Originally uploaded by Kit Pollard.
I have been known, on occasion, to bite off more than I can chew. Not so much literally (my actual bites are as delicate and ladylike as can be), but in the figurative sense, oh, can I.
That is exactly what happened to me this Christmas, and my family was caught in the crosshairs. Early in December, as I read the holiday issue of Food & Wine, I developed a grand plan: I would make a bouche de Noel for Christmas Eve dinner at my parents. The magazine included a great recipe for a fancy, modern bouche - a perfect opportunity for me to showcase my newfound cooking talent. To show off.
I called my mom to let her know that she didn't need to worry about making dessert that night. I'd handle it. News spread to my sister, a senior in college. Never one to turn down a chalenge, she announced that she would make an alternate bouche for our Christmas Eve dinner. We'd have a bouche-off.
She found a Paula Deen recipe and the month of December was filled with the kind of trash-talking at which competitive sisters excel. It was good.
And then came the week of Christmas. And the six MAJOR social events on my calendar for that week, including my 30th birthday. And the copius amount of red wine that went with those social events, not to mention the lack of sleep or exercise and the unhealthy eating.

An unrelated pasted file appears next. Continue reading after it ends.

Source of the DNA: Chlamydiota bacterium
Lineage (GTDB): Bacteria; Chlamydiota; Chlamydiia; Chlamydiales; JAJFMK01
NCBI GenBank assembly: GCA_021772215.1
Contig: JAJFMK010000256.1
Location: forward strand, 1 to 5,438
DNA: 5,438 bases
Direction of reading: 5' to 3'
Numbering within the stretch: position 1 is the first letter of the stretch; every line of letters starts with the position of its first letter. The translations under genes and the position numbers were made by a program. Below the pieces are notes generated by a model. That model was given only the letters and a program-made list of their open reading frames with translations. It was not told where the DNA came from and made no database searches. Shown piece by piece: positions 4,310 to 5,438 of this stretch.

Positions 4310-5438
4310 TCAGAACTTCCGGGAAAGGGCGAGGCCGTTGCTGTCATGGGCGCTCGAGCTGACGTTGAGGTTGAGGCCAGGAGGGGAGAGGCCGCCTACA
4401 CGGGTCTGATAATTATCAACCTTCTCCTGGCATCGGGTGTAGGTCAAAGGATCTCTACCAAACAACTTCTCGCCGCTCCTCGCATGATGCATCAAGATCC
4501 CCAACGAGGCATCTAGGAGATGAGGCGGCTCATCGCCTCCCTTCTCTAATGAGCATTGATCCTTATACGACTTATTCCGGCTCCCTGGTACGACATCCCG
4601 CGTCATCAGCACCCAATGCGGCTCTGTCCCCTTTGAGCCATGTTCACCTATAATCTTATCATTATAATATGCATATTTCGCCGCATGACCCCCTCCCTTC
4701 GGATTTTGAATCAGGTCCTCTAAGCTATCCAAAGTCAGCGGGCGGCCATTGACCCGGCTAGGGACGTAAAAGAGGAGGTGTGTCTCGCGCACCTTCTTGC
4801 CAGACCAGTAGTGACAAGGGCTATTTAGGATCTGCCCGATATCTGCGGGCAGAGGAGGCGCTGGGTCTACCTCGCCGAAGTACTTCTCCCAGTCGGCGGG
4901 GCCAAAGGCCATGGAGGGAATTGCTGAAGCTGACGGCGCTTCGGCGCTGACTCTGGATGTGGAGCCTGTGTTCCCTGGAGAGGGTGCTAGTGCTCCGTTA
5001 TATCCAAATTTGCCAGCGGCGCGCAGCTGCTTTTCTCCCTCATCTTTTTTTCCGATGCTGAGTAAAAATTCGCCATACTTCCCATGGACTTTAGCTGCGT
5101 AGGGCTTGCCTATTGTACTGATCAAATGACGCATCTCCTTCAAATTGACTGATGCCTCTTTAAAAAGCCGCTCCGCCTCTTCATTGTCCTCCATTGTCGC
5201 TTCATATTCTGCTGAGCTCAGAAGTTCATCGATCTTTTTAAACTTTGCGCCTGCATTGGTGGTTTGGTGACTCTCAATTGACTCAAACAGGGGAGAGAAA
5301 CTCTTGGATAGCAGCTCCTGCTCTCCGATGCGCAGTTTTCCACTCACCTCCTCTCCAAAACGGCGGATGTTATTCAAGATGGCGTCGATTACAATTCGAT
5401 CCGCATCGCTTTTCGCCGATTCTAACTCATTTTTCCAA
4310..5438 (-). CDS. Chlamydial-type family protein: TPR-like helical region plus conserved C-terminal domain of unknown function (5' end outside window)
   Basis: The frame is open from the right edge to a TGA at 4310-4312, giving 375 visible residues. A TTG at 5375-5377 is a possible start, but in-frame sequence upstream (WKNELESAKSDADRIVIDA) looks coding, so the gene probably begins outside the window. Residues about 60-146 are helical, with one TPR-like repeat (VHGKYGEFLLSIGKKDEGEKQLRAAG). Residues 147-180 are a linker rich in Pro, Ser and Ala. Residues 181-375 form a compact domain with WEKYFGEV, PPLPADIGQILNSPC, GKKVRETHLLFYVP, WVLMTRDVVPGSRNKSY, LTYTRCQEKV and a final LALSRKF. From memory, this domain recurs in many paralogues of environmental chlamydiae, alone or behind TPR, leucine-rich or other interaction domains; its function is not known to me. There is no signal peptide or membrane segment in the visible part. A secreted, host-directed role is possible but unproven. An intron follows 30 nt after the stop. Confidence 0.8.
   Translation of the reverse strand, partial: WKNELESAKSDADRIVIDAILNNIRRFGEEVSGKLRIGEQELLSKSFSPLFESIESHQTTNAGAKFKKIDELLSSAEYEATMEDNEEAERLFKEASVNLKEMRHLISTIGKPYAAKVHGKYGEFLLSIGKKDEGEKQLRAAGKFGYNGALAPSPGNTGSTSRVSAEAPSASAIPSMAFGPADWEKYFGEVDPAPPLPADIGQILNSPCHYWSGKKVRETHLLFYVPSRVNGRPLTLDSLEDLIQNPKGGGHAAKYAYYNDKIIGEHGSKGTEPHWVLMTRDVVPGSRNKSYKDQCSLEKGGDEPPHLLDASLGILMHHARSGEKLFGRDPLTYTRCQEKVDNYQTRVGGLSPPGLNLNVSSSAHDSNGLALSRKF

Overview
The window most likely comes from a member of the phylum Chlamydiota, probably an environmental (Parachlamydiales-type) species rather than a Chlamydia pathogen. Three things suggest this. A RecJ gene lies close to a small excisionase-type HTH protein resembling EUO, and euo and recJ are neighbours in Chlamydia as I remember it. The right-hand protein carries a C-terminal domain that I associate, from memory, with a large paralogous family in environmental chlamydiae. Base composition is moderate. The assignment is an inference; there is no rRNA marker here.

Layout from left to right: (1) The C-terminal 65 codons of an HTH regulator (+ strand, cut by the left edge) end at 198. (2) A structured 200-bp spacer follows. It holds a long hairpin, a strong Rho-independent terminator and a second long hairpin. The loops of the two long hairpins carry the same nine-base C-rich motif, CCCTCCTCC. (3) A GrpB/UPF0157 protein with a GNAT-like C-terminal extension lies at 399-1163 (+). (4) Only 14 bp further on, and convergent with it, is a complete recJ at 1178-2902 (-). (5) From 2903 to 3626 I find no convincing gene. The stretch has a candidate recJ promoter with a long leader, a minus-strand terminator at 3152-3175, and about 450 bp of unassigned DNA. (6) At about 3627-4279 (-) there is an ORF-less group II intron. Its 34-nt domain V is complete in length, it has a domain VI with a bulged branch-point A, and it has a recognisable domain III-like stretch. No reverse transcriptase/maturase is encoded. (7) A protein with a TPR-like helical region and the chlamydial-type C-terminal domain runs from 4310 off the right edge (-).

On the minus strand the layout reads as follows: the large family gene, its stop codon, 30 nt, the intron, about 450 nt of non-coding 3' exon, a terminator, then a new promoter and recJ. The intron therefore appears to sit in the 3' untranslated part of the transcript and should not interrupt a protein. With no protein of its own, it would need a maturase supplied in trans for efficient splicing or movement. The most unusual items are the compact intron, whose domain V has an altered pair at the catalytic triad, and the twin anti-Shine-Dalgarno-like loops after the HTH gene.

Excuses, excuses. I know. Trust me, I know. But when I woke up on December 24th, the absolute last thing I wanted to do was go to the store for ingredients and bake a cake. So I did the unthinkable: I forfeited.
I called my mother and asked if it would be OK if I bailed on the bouche. My sister was nearly finished with her cake by the time I hauled myself out of bed. Under normal circumstances, that knowledge would've sent me straight to the store, not to be defeated. But after the week I'd had, all I could do was whimper, "We don't really need two bouches, do we?"
My mother took pity on me and agreed. I laid back down on the sofa and watched another episode of Barefoot. And my sister kept baking.
And her cake was great - a pumpkin roll with a toffee and caramel topping - a fantastic combination of moist cake and mild cream. It looked beautiful dusted with powdered sugar and garnished with greenery cut from my parents' yard.
So, I concede. Erin's cake was great. And I am lazy.
But there's always next year.